An unannounced meeting to discuss applicants for Princeton Borough’s representatives on the consolidation transition task force got Mayor Yina Moore and members of the Council into hot water last week. But this violation of the Open Public Meetings Act was not intentional, according to the Borough’s attorney Maeve Cannon.
At Council’s regular meeting last week, Ms. Cannon said that a December 28 meeting of Council members Jo Butler, Jenny Crumiller, and Kevin Wilkes, which was attended by then Mayor-elect Moore and Councilwoman-elect Heather Howard, was an inadvertent violation, since those on the committee may have thought that it was legal because only three council members were present, which would not constitute a quorum. Ms. Moore and Ms. Howard had yet to be sworn in when the meeting took place, but as future members of Council would be voting on the issue.
Councilman Roger Martindell said at the January 10 meeting that the procedure needed to be remedied. He also criticized the criteria for choosing candidates, saying those with an affiliation to Princeton University or residency outside the Borough should not be eliminated. Princeton Township chose its representatives early this month.
The Council has been contacted by about 30 members of the public interested in serving on the committee, said Ms. Butler, though some said they only wanted to volunteer for a subcommittee. Eight candidates were selected as finalists by the Council members. Four people will be selected, including three full members and one alternate.
The eight finalists С Alexi Assmus, Mark Freda, W. Bradford Middlekauff, Bruce M. Topolosky, Patrick Simon, James Levine, Hendricks Davis and Adrienne Kreipke С were subsequently interviewed at an open session of the Council on January 3. Council members Barbara Trelstad, Mr. Wilkes, and Ms. Butler were chosen to select a slate of four candidates from those eight. They were to be voted on at a special meeting last night, January 17.
In other business at the January 10 meeting, the Council was given a preview of its 2012 budget. Maintaining a zero tax rate increase is a goal for the year, chief financial officer Sandra Webb said in an overview of the projected budget. Councilman Martindell, who chairs the Finance Committee, commented that no major initiatives or significant labor contracts are proposed for 2012 as the Borough prepares to merge with Princeton Township.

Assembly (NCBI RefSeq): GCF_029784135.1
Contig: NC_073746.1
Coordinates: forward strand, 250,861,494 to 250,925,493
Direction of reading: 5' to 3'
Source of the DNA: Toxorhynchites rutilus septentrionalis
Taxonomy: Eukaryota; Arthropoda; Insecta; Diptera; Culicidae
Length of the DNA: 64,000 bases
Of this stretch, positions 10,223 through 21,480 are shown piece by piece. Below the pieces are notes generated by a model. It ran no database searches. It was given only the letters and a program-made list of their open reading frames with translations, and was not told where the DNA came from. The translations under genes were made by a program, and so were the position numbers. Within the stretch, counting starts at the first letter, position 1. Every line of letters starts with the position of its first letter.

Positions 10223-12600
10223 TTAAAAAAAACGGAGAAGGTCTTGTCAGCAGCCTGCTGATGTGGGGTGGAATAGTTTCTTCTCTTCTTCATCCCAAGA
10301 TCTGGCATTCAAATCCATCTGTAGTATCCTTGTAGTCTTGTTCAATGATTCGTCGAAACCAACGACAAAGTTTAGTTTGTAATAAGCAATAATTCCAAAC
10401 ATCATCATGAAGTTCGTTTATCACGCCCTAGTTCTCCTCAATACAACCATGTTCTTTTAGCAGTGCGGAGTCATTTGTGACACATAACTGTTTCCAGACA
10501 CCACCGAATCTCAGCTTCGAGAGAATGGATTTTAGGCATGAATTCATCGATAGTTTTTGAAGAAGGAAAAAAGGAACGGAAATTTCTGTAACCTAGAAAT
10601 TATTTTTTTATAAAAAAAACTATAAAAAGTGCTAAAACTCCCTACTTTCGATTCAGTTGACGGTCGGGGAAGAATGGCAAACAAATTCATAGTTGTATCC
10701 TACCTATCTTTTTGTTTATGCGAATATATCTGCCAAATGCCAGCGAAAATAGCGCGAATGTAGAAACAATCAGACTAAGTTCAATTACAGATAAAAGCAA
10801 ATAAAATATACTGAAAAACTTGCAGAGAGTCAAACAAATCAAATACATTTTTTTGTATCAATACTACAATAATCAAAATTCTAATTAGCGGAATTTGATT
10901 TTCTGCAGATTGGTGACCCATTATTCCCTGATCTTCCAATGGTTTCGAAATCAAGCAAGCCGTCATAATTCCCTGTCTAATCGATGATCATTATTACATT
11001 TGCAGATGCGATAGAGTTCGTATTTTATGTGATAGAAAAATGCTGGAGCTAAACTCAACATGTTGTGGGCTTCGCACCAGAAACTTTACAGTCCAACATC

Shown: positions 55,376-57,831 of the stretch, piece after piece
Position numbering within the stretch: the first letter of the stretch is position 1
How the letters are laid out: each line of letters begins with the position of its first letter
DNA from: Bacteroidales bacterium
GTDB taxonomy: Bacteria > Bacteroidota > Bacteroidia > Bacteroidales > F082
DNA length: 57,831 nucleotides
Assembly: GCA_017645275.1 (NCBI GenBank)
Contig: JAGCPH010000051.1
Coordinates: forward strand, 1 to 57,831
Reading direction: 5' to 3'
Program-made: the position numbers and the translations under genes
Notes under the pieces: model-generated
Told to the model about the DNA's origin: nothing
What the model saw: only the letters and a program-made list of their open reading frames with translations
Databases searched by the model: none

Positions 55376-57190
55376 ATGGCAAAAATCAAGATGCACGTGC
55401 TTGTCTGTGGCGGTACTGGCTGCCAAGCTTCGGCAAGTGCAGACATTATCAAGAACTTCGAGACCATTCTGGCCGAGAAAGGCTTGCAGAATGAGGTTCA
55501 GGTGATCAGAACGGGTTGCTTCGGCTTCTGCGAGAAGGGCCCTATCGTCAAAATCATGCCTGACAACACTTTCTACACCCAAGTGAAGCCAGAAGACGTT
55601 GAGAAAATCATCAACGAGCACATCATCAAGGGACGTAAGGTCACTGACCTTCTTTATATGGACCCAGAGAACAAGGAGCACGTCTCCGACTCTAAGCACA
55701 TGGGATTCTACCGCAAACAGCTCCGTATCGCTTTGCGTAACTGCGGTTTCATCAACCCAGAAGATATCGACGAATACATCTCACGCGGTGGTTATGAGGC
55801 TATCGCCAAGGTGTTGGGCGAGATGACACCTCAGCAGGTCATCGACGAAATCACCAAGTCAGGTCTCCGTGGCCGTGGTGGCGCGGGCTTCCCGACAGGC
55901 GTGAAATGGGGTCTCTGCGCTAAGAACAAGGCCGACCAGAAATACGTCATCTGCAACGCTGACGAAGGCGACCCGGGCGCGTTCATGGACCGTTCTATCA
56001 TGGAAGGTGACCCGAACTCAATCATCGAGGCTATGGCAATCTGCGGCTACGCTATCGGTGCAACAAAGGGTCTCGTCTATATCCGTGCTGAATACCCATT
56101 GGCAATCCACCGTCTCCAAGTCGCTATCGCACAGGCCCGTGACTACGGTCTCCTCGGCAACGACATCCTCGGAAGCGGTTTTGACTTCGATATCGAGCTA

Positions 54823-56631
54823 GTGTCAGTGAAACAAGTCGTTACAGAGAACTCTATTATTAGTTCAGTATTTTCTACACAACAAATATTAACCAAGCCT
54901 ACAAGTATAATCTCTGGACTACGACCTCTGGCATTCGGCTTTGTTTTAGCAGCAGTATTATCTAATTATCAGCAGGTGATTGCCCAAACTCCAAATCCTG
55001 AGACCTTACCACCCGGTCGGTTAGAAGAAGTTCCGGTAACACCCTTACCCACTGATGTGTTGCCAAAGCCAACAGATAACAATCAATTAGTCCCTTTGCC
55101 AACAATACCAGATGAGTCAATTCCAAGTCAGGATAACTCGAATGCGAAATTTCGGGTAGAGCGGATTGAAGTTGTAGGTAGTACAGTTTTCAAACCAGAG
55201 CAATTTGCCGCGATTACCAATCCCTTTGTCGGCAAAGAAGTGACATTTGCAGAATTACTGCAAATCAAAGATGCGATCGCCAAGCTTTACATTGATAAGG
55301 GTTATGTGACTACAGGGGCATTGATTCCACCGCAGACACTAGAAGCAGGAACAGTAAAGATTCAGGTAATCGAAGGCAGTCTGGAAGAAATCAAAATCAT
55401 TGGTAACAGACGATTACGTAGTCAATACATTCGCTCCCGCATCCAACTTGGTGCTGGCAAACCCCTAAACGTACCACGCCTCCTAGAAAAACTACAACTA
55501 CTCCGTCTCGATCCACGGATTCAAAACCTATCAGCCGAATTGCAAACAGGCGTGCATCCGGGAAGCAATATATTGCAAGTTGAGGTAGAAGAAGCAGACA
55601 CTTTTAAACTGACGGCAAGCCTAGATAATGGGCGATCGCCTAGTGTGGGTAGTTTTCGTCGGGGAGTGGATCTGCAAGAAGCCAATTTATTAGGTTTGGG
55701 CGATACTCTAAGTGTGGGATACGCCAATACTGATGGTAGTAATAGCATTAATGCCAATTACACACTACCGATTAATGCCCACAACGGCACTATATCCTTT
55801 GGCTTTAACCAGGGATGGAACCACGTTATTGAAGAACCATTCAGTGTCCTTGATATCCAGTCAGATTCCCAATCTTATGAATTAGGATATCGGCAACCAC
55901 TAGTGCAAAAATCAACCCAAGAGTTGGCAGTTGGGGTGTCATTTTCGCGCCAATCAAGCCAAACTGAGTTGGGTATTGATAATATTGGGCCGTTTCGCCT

“The less we do financially, the better, and this budget reflects that,” he said. Mr. Martindell added that the committee will meet with its counterparts in the Township, not only about the 2012 budget but to get a head start on the challenges likely to be posed by consolidation.
Ms. Webb told Council members that the budget proposals are preliminary, since 2011 had yet to be closed out. Figures included a $420,000 increase in spending, or 1.63 percent over 2011. No reduction in state aid is anticipated and department budgets are not being increased.
Since Princeton University has increased its voluntary payment to the Borough by $500,000 for 2012, the Borough will be using less of its operating surplus. Mayor Moore said she thought some of the surplus might be used to provide some relief for property owners who are struggling to pay taxes that rose after the 2010 tax revaluation. Mr. Wilkes suggested some of the money be used to focus on how to improve recyling and trash collection in the downtown area.
Ms. Howard commented that this is the time to make sure the state follows through on its commitment to pay 20 percent of the transition costs. She also suggested that the Borough and Township should send a list of help with budgetary flexibility that might be needed during the consolidation process.
At the meeting, the Council voted to accept Princeton University’s voluntary contributions (PILOT) of $1.7 million. Ms. Trelstad and Mr. Wilkes thanked the University for this increased payment, which includes $250,000 earmarked for transition costs. The University has also agreed to pay $300,000 for the expansion of the firehouse.
Speaking just before the vote, Ms. Butler expressed concerns that not enough was done during the negotiations. “It looks like something that could have been drawn up on the back of an envelope,” she said. Ms. Butler used the City of Boston as an example of how to do it better, saying the city sent a bill to its nonprofit organizations for 25 percent of what they would owe if they were not tax exempt. The Borough’s previous agreement with the University involved more detailed work, she said. “I hope going forward we can have a more comprehensive approach.”
Mayor Moore said she shares Ms. Butler’s concerns. “This opens doors to further the conversation where needs and benefits are assessed and integrated,” she said. “I look forward to furthering that discussion this year.”
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